Before we leave this admittedly rambling think piece behind, we should at least look a bit more formally at data abstraction – the idea that we have been building up this entire time. While it is not universally true, it is very common that data is the main driver of state space size (and hence of intractability of analysis). In a ‘machine configuration’ mode of computation, it is also very natural to construct an equivalence on states using an equivalence on values as a basis (one could also say that an equivalence on values induces an equivalence on states).
But values are only one part of the equation: we also need to think about evolution, because there is no way we are constructing the original state space. Instead, we need a compact representative for each equivalence class and we need to be able to look at a computation step of the machine and perform the effect it has on data using only our chosen representatives.
Therefore, to efficiently compute the collapsed state space, we replace values with their representatives (e.g. types from the type-checking example from way above) and operations on them (e.g. `int + int` evaluates to `int`, so if the original machine executed `x ← 3 + 7` and the effect was to store `10` in register `x`, our abstract machine will execute `x ← int + int` with the effect of storing `int` in register `x`… same story for `x ← 4 + 7`, ```x ← 5 + 7``` and so on).
What are our (formal) options for dealing with values and operations? First-order logic (with its language and structures) comes to mind: signature tells us what operations are there and a structure tells us what they mean. In this sense, the ‘instruction set’ of the machine is the signature, its standard operational semantics is a structure, and the abstract semantics are a different structure (over the same signature). Or we can take a page from abstract (universal) algebra, where a signature is essentially the same thing (declaring which operations exist) and again a structure takes the role of semantics (did you ever notice how similar universal algebra and first-order logic really are?).
In both cases, math usually only deals with a single signature and a single set of values in any given context. A single program, on the other hand, often uses a variety of data types, each with its own operations. Of course, nothing stops us from taking a ‘union’ of all relevant signatures and assigning special values to ‘nonsense’ operations (which will never be actually used by well-typed programs). However, this resolution is somewhat unsatisfactory (though this is essentially an aesthetic quibble).
On the other hand, in programs with poor or nonexistent typing discipline (anything that came from C, pretty much), we will eventually need to take that union anyway. Moreover, universal algebra has a long and rich tradition of building structures from pieces and of taking them apart. So this might not be such a bad fit after all.

# signatures and structures

It still makes sense to consider multiple signatures that can be combined to form bigger signatures, or take sub-signatures. The obstacles are purely formal: it is a perfectly intuitive thing to do. So what are some examples of useful signatures?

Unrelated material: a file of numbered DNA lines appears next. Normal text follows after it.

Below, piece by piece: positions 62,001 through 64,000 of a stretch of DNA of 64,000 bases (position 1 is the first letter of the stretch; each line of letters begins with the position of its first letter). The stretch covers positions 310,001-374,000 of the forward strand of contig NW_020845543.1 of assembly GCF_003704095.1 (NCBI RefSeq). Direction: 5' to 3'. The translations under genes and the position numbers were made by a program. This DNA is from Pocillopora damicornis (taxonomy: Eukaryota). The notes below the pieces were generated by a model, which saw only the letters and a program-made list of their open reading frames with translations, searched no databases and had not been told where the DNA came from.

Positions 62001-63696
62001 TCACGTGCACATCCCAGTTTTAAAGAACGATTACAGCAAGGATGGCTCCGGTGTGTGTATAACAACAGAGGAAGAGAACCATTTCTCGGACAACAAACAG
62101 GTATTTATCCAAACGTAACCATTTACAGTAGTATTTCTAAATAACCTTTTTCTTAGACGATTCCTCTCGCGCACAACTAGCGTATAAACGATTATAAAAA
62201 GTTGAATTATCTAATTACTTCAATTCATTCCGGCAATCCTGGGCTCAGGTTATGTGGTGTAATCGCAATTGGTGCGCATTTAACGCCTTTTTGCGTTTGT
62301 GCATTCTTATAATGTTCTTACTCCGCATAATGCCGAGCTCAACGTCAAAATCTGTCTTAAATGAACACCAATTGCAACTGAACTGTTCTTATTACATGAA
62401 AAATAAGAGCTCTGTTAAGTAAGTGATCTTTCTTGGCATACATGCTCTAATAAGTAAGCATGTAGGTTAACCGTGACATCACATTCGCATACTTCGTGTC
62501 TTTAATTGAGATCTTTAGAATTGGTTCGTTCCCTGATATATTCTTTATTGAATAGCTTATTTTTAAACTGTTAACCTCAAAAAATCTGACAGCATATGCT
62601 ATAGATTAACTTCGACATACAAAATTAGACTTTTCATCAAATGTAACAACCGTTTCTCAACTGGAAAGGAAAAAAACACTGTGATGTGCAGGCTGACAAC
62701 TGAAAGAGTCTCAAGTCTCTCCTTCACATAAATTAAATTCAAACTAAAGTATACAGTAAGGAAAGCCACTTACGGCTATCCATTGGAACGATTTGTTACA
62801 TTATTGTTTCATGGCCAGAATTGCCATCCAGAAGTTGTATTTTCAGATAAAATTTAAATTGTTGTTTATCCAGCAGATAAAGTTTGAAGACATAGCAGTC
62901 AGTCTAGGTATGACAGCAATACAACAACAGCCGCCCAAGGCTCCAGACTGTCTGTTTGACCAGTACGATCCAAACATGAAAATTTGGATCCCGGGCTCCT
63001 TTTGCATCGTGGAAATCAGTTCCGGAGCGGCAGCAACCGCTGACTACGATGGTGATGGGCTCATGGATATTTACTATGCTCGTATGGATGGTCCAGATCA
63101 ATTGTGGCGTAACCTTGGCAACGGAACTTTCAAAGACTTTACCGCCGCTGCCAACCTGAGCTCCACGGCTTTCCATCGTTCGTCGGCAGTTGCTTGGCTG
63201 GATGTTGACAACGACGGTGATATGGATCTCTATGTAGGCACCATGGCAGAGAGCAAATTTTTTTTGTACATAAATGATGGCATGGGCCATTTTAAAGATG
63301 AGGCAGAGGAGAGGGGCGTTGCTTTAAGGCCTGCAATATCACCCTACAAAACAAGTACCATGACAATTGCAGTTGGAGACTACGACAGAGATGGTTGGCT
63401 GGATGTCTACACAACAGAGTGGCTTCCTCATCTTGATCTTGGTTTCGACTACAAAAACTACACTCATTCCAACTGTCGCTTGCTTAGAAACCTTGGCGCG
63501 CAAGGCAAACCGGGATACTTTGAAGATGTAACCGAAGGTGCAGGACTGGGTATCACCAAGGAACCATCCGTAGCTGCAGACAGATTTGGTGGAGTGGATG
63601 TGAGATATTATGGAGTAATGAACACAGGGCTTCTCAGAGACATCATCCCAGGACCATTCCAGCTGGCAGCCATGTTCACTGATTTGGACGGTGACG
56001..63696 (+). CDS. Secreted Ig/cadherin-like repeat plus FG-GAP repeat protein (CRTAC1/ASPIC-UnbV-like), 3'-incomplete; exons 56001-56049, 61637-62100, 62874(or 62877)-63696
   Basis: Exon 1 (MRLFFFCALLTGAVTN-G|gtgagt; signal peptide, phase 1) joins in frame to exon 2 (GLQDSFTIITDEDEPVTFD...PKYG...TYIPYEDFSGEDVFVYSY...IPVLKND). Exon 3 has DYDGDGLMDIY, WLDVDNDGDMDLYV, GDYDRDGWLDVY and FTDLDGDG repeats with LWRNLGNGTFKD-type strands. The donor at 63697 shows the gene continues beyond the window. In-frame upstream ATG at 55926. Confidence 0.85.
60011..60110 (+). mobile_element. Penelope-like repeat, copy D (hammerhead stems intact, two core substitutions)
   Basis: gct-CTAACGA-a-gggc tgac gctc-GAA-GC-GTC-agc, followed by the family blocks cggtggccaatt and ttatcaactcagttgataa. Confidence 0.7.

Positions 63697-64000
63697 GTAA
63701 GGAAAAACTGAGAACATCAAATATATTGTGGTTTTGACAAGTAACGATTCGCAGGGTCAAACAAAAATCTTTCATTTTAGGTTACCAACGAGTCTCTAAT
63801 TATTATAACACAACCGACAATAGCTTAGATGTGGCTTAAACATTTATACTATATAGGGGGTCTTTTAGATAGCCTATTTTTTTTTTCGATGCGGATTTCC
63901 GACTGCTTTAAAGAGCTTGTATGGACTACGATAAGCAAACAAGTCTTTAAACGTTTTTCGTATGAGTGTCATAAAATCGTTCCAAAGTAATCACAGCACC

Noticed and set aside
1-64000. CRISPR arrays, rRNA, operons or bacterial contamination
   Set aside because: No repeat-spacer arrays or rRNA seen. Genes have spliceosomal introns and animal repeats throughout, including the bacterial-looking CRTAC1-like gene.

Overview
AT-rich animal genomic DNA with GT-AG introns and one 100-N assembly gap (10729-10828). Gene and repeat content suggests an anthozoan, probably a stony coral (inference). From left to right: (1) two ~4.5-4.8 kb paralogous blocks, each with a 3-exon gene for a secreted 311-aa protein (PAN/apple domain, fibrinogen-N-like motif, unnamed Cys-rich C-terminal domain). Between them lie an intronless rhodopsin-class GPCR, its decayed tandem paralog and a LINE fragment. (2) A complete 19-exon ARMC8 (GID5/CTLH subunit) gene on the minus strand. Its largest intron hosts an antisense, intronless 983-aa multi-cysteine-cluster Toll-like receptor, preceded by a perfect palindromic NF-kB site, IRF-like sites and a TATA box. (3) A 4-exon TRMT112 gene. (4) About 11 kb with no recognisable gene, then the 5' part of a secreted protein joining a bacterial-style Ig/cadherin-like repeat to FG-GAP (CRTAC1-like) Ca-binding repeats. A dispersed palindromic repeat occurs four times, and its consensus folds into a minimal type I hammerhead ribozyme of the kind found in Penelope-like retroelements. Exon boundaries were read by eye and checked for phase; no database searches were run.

1. integer arithmetic: addition `+`, subtraction `-`, multiplication `*`, integer division `/`, negation (unary `-`); with relational operations, we immediately run into the issue of types, or sorts (at least if we happen to be computer scientists, or worse, programmers)… but this is actually irrelevant to the classical concept of a signature, since signatures are just syntax – all we care about are arities, and there is no problem with those; so we put our worries aside and include `==`, `<`, etc.
2. the (fixed-width) bitvector signature extends the above with ‘bitwise’ operations (`or`, `xor`, `and`, shifts and so on) – but there is an entirely different problem with those, namely that they are actually all derived and hence ‘redundant’ (bitwise `or` can be defined entirely in terms of the integer signature), but programmers take bitwise operations to be primitives and our analysis will very much benefit from treating them as such, so we include them;
3. the (generalized) bitvector signature: this is where things start getting interesting – like in the previous step, we had to temper our desire for orthogonality and minimalism by a pragmatic consideration of the situation on the ground; and programs certainly mix and match bitvectors of different widths, and use distinct operations for each width; so we take a product of the fixed-width signature with and get a (countably infinite!) signature with operations like `add₃₂` and `add₁₆` and `or₆₄` and so on (of course we can restrict ourselves to a finite list of widths… that works too, in many cases); to make things even more interesting, we will also want to add conversion operations, for extending and truncating bitvectors to different widths: (or perhaps sign and zero extend),
4. the (monomorphic) pointer signature: this includes a subset of arithmetic (addition and subtraction) and pointer-specific operations – `load` and `store`, essentially… but wait, in actual programs there are actually different operations for loading different types of values (oh boy, I can feel types creeping up on us!),
5. the (generalized) pointer signature: a `load` and a `store` operation for each type in some unspecified set of ‘types’ (so a product of the monomorphic one above and a set of types).
Actually, I think that's quite enough for today. We will look at structures and how to build them up some other time. There's still a lot of ground to cover.